“How was I ever supposed to forget?” Karl asked, and despite an unspoken heaviness to the words he said, they were all drawn taut with mirthful lilt. “Forgot my own birthday, too,” he laughed despite the sadness of it, “I forgot every day in the calendar except this one.”

Sapnap’s gaze found its way to the street. “I’m sorry.”

Karl shook his head, dotting a kiss to the corner of Sapnap’s mouth. “No more apologizing.”

“But I am,” he insisted, taking Karl’s hand from where it rested on his shoulder. “I’m sorry.”

“And I don’t want you to be,” Karl insisted despite the honesty in wax coatings. “I forgive you,” he promised, “but there’s nothing to be sorry for.”

Sapnap shook his head, the smile on his face too big to be missed. “I love you.”

Karl giggled. “I love you too.”

“I’ll tell you every day a thousand times.”

“I will, too.”

They kissed, and they kissed, and they kissed until time must have stopped moving. It dragged, but not in the same way it did when Karl was all alone in his bedroom. It was slow in the favorable way, slow in a way that was mixed with a want for the moment to last forever.

Karl wanted this moment to last forever. The moment in which he got to taste himself off Sapnap’s lips, the moment he learned what flavor eternity was and found that it was exactly like the person he loved the most.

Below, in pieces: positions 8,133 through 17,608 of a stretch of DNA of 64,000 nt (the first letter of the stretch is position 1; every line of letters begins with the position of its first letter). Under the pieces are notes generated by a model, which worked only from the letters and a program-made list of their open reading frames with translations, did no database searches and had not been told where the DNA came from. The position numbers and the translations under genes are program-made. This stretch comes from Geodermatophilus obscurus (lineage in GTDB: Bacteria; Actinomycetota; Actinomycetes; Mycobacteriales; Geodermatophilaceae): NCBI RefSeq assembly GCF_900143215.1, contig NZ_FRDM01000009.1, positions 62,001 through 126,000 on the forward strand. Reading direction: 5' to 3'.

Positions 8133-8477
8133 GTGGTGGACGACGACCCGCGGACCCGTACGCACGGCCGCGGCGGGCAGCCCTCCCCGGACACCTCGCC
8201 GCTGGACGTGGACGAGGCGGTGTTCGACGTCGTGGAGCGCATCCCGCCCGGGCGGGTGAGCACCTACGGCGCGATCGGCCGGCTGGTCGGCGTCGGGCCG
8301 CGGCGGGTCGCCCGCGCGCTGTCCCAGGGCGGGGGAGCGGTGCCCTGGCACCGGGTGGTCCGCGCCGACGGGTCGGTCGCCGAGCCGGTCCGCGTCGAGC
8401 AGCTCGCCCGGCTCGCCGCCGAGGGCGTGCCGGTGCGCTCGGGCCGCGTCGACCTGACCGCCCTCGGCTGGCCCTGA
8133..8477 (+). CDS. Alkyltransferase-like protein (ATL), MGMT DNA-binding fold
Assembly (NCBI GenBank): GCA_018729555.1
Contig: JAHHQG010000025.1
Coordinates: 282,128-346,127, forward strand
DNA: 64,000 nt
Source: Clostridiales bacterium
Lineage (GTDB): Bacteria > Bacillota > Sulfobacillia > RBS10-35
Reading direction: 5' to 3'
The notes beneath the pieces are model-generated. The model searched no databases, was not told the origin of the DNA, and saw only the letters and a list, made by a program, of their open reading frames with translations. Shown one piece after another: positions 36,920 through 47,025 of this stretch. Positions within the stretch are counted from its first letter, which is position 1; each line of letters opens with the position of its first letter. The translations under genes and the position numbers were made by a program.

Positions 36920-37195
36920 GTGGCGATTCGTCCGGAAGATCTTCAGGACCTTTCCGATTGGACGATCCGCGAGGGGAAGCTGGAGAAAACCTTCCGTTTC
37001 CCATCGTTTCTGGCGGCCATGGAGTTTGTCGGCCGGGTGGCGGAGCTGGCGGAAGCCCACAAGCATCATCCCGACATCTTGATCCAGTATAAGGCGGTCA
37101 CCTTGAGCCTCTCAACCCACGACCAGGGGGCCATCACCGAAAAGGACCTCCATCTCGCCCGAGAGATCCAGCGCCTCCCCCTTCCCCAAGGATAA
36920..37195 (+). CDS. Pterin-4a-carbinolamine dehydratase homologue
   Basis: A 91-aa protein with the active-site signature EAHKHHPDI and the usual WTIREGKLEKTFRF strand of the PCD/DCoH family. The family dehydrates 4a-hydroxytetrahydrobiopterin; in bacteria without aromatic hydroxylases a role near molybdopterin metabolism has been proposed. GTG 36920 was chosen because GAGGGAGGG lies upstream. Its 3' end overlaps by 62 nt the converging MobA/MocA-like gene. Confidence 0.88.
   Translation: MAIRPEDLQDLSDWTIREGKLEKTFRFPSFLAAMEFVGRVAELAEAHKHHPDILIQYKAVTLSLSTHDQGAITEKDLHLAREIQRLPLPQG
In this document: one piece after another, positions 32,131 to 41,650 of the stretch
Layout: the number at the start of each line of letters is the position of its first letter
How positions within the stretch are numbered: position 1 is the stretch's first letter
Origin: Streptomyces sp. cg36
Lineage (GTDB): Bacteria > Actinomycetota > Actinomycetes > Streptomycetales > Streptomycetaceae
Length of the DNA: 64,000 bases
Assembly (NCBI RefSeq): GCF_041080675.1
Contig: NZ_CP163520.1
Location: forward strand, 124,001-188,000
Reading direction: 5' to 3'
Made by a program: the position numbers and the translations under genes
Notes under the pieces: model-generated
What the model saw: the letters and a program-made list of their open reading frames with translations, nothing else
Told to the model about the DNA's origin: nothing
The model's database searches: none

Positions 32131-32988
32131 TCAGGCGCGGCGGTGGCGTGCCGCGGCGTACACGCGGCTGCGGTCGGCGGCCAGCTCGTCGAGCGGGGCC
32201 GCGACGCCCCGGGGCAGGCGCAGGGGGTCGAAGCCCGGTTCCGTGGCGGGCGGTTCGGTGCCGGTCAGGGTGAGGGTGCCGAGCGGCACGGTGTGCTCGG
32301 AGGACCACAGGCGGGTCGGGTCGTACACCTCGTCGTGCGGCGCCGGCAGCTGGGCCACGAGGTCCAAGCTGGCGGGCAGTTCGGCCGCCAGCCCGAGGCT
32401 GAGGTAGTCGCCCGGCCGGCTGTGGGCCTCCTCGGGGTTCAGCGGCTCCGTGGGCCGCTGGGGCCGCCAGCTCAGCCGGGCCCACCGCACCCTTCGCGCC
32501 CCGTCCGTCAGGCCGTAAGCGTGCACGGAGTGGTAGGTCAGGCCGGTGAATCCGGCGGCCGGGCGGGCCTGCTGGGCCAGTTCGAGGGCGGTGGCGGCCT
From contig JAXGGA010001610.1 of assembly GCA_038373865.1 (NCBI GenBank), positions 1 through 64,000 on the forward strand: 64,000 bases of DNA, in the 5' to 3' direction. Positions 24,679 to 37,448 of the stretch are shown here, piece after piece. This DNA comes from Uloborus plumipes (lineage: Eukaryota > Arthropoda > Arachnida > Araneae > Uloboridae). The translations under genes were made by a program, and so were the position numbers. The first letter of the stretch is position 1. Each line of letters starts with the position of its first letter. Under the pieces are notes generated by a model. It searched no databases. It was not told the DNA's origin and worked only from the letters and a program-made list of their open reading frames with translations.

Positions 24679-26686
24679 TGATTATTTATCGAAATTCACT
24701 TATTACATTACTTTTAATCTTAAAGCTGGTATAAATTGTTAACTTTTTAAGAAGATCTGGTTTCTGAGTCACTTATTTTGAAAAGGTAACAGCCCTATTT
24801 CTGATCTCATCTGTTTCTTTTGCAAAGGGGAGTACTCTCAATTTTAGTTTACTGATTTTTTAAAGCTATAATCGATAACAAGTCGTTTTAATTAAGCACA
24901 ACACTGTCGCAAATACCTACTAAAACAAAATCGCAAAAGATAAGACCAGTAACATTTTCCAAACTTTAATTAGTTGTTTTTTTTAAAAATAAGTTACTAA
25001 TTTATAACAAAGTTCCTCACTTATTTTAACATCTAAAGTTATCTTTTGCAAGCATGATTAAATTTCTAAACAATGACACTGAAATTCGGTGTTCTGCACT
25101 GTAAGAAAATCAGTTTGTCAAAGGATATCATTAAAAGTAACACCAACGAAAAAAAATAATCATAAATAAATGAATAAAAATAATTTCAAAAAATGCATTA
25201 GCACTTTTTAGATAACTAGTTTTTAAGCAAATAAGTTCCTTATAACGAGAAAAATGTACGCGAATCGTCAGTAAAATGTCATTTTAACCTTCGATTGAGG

When they fell away from each other, they stood in silence for another extended moment, Swayed in the wind together, wrapped up in arms with feet so close to stepping on each other. It was only rain, only air, only the sounds of outdoor rainstorms in the eye of it all.

Karl was the one who broke the silence, but it wasn’t thick enough to feel wrong.

“I don’t know how to get home.”

Sapnap laughed quietly, rubbing circles into Karl’s upper back. “We’ll figure it out.”

“I left my phone in my apartment,” he continued. 

“I did too,” Sapnap confessed. “We’ll be lost together, okay?”

“Okay,” Karl agreed quietly, nodding as he slipped his head back into the crook of Sapnap’s neck. “And I take it back,” he spoke against wet skin, “I know my way home.”

Sapnap looked down at him, hand pausing circular motion. “You do?”

“It’s right here,” Karl answered, “isn’t it?” He lifted his head, feeling a candle’s flame roar brighter between their lips. “Home, it’s wherever you are.”

Sapnap smiled warmly, cheeks turning pink beneath the darkest sky. And though he scoffed and shook his head, the joking tone of it was clearer than the full silver moon.


Karl giggled, pressing a kiss to Sapnap’s cheek. “You missed it.”

“I missed a lot of things,” Sapnap agreed, and they kissed without finality.

Somewhere in the sky above them, a shooting star fell toward the Earth. Karl didn’t need to wish on it this time, because he already had everything he’d ever wanted.